More than half of people with substance addictions have an underlying mental health disorder. Substance use and mental health disorders are closely tied together, and each can cause and perpetuate the other. As such, it is crucial to identify any co-occurring mental health disorders and treat these at the same time as the addiction. Otherwise, the chances of success in recovery are greatly decreased.
To recover from substance use, people must first go through the process of ridding the body of the substances and their toxic metabolites. This process is known as detoxification, or detox. As the body clears the substances, the unpleasant experience of withdrawal occurs.
For many people with addictions, fear of withdrawal is a major barrier to escaping their addiction, and that fear keeps them from even trying. Fortunately, withdrawal and drug detox do not have to be a terrible experience. By participating in a medical detox program, people can get through the experience safely and comfortably.
The rehab process is the biggest part of an addiction treatment program. This is where the underlying causes of addiction are addressed. For most people with substance addiction, their substance use is no longer about getting high. Instead, it became a repetitive, daily process of avoiding withdrawal symptoms and escaping from their reality. Drug rehab is the process where the deep issues around the addiction are identified and addressed.
This is accomplished in a number of ways:
- Group and individual counseling (trauma recovery, self-esteem, insight into addiction and triggers, interpersonal relationships, etc.)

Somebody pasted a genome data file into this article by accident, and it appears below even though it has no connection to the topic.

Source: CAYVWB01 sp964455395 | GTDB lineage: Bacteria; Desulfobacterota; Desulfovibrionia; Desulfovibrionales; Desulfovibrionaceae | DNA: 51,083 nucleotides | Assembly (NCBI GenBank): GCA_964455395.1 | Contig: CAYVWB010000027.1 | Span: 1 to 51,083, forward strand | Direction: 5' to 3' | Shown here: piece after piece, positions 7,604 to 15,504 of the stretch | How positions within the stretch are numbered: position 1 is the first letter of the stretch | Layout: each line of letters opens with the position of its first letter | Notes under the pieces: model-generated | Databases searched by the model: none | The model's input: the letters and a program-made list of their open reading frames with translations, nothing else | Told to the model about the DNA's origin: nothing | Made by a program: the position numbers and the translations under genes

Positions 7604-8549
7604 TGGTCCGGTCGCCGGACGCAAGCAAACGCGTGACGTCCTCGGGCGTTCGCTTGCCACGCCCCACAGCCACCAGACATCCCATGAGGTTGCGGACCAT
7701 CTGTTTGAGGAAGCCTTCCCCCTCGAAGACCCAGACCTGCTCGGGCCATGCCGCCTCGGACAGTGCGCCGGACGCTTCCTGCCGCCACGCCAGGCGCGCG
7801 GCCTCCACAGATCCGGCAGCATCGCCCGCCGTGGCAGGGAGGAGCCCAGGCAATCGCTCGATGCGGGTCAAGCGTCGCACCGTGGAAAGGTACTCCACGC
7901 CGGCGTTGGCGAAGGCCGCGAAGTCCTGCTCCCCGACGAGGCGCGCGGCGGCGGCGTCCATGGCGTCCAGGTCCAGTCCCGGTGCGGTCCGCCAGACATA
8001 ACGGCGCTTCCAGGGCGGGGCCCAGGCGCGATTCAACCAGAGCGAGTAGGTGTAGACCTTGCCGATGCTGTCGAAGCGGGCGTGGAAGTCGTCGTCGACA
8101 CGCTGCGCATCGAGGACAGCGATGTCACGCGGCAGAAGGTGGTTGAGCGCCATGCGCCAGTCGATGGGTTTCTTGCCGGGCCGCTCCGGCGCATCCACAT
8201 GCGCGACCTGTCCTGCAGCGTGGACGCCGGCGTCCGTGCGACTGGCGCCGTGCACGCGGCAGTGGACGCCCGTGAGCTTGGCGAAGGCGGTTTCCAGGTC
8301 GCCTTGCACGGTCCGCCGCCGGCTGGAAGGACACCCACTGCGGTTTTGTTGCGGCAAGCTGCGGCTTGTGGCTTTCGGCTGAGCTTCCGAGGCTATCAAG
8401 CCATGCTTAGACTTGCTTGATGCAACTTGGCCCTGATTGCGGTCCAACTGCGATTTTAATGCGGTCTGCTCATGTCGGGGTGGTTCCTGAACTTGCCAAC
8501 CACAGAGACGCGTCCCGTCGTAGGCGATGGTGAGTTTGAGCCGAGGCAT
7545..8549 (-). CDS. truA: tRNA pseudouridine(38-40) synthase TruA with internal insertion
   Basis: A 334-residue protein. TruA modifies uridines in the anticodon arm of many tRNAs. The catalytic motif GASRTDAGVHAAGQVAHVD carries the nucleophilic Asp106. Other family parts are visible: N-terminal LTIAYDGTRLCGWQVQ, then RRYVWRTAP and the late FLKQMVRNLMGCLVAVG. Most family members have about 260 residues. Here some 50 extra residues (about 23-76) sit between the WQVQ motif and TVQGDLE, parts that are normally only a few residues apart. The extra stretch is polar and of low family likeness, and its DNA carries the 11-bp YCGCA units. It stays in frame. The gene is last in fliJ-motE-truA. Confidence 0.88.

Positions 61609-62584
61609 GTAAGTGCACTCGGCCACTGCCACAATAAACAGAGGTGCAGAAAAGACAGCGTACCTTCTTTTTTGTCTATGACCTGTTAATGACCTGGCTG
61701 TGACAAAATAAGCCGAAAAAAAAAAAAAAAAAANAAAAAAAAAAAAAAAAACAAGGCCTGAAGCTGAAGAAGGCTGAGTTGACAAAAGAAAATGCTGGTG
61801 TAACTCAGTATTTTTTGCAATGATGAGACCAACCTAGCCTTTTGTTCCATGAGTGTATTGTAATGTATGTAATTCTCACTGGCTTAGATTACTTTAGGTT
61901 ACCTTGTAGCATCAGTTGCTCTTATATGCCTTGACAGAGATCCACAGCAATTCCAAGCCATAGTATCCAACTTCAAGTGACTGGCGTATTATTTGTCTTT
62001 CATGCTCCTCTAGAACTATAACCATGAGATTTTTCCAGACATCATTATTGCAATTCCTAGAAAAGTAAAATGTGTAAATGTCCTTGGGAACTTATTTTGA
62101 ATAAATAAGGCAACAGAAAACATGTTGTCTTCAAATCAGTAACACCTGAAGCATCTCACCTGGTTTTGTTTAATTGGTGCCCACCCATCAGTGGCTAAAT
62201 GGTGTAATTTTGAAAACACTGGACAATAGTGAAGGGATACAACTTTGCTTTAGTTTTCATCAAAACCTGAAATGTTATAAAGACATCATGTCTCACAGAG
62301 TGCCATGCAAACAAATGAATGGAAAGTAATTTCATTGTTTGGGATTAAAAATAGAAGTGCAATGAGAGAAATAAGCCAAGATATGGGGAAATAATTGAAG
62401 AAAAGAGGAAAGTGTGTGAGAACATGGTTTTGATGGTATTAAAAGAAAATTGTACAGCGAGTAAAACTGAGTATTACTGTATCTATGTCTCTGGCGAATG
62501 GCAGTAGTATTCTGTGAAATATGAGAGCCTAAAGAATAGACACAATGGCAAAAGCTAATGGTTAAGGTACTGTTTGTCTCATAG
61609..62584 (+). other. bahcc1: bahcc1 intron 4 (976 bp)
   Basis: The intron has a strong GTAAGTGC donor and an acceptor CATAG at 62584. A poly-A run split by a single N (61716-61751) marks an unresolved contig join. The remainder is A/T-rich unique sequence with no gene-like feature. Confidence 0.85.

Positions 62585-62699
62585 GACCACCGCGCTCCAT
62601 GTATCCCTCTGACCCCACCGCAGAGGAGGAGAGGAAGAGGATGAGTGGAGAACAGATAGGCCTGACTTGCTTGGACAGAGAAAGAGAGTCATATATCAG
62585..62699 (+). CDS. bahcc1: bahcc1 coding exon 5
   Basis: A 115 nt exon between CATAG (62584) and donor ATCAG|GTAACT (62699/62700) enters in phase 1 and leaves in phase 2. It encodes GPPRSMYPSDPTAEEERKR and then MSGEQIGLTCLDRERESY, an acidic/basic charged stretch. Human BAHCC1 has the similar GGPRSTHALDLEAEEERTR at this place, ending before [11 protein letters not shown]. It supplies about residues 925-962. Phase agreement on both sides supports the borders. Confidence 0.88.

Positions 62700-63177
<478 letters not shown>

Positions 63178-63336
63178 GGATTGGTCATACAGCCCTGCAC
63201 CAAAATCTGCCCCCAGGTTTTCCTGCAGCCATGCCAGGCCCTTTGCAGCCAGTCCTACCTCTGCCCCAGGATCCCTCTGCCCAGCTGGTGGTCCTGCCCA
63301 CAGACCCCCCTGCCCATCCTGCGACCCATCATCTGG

- Recreational therapy
- Medication management, including opioid replacement therapy if needed
- Management of co-occurring mental health disorders
- Family therapy
- Aftercare and discharge planning
- Health care
- Healthy living (diet, exercise, social activities and sleep)
Regardless of the length or intensity of the rehab program, nobody walks out of rehab “cured” of addiction. Rather, it can be said that rehab is the process of discovery, while what happens afterward is recovery.
The addicted mind often begins to believe – especially after a period of time in abstinence – that it is OK to try drinking or using substances again. However, this seldom works, and the vast majority of people who try drinking or using drugs again will quickly end up where they were before. Research data confirms this, as well as the fact that people are at an especially high risk of overdose during a relapse.
A common problem among rehab programs is that there is no sustainable plan for ongoing recovery support after discharge. There may be weekly drug rehab aftercare programs, but many people have to travel a considerable distance to attend these, and attendance tends to drop off over time.
Ongoing participation in a recovery program, such as a 12-step program or SMART Recovery, is crucial for ongoing recovery. Rehab programs that introduce people to these aftercare programs are more effective at ensuring participation in ongoing recovery activities after discharge.